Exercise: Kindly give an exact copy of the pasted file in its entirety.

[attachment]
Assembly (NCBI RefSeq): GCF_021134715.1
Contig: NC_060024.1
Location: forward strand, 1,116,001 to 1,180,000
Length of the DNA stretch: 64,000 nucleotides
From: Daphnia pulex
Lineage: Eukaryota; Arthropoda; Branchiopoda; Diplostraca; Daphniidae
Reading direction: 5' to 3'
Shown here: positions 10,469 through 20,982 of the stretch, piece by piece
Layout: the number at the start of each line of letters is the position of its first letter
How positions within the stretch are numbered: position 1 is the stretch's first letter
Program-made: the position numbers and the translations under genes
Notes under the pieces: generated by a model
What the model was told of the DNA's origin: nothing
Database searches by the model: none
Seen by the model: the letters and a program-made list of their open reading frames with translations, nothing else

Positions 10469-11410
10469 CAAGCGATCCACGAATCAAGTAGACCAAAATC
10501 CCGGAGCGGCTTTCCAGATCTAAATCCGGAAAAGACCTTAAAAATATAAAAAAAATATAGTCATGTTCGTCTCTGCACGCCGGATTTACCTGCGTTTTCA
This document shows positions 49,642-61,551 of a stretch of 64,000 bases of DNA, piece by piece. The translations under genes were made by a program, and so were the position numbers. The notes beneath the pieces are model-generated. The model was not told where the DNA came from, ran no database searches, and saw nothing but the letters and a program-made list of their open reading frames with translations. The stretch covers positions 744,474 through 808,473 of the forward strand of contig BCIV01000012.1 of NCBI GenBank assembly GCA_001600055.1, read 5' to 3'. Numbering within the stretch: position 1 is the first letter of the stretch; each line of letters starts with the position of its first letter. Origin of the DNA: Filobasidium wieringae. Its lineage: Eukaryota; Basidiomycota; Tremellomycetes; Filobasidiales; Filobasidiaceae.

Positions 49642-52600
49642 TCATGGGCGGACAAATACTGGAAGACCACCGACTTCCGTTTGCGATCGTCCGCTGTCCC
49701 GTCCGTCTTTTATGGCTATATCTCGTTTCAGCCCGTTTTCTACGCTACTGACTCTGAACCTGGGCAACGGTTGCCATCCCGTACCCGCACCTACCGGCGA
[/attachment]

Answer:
Assembly (NCBI RefSeq): GCF_021134715.1
Contig: NC_060024.1
Location: forward strand, 1,116,001 to 1,180,000
Length of the DNA stretch: 64,000 nucleotides
From: Daphnia pulex
Lineage: Eukaryota; Arthropoda; Branchiopoda; Diplostraca; Daphniidae
Reading direction: 5' to 3'
Shown here: positions 10,469 through 20,982 of the stretch, piece by piece
Layout: the number at the start of each line of letters is the position of its first letter
How positions within the stretch are numbered: position 1 is the stretch's first letter
Program-made: the position numbers and the translations under genes
Notes under the pieces: generated by a model
What the model was told of the DNA's origin: nothing
Database searches by the model: none
Seen by the model: the letters and a program-made list of their open reading frames with translations, nothing else

Positions 10469-11410
10469 CAAGCGATCCACGAATCAAGTAGACCAAAATC
10501 CCGGAGCGGCTTTCCAGATCTAAATCCGGAAAAGACCTTAAAAATATAAAAAAAATATAGTCATGTTCGTCTCTGCACGCCGGATTTACCTGCGTTTTCA
This document shows positions 49,642-61,551 of a stretch of 64,000 bases of DNA, piece by piece. The translations under genes were made by a program, and so were the position numbers. The notes beneath the pieces are model-generated. The model was not told where the DNA came from, ran no database searches, and saw nothing but the letters and a program-made list of their open reading frames with translations. The stretch covers positions 744,474 through 808,473 of the forward strand of contig BCIV01000012.1 of NCBI GenBank assembly GCA_001600055.1, read 5' to 3'. Numbering within the stretch: position 1 is the first letter of the stretch; each line of letters starts with the position of its first letter. Origin of the DNA: Filobasidium wieringae. Its lineage: Eukaryota; Basidiomycota; Tremellomycetes; Filobasidiales; Filobasidiaceae.

Positions 49642-52600
49642 TCATGGGCGGACAAATACTGGAAGACCACCGACTTCCGTTTGCGATCGTCCGCTGTCCC
49701 GTCCGTCTTTTATGGCTATATCTCGTTTCAGCCCGTTTTCTACGCTACTGACTCTGAACCTGGGCAACGGTTGCCATCCCGTACCCGCACCTACCGGCGA